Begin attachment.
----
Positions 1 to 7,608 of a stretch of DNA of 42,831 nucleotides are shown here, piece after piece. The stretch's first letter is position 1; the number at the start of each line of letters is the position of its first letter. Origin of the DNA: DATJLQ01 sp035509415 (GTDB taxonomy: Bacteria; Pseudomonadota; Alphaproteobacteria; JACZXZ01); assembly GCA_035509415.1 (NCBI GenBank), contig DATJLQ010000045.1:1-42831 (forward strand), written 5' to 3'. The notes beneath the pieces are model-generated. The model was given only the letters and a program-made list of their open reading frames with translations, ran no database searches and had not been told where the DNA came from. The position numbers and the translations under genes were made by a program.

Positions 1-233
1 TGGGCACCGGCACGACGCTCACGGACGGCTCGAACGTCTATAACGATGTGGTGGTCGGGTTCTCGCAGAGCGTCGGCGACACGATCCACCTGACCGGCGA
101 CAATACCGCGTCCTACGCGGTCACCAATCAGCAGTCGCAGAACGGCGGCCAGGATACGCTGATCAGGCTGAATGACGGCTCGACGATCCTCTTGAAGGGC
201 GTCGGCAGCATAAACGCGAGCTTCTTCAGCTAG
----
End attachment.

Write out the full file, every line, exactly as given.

Positions 1 to 7,608 of a stretch of DNA of 42,831 nucleotides are shown here, piece after piece. The stretch's first letter is position 1; the number at the start of each line of letters is the position of its first letter. Origin of the DNA: DATJLQ01 sp035509415 (GTDB taxonomy: Bacteria; Pseudomonadota; Alphaproteobacteria; JACZXZ01); assembly GCA_035509415.1 (NCBI GenBank), contig DATJLQ010000045.1:1-42831 (forward strand), written 5' to 3'. The notes beneath the pieces are model-generated. The model was given only the letters and a program-made list of their open reading frames with translations, ran no database searches and had not been told where the DNA came from. The position numbers and the translations under genes were made by a program.

Positions 1-233
1 TGGGCACCGGCACGACGCTCACGGACGGCTCGAACGTCTATAACGATGTGGTGGTCGGGTTCTCGCAGAGCGTCGGCGACACGATCCACCTGACCGGCGA
101 CAATACCGCGTCCTACGCGGTCACCAATCAGCAGTCGCAGAACGGCGGCCAGGATACGCTGATCAGGCTGAATGACGGCTCGACGATCCTCTTGAAGGGC
201 GTCGGCAGCATAAACGCGAGCTTCTTCAGCTAG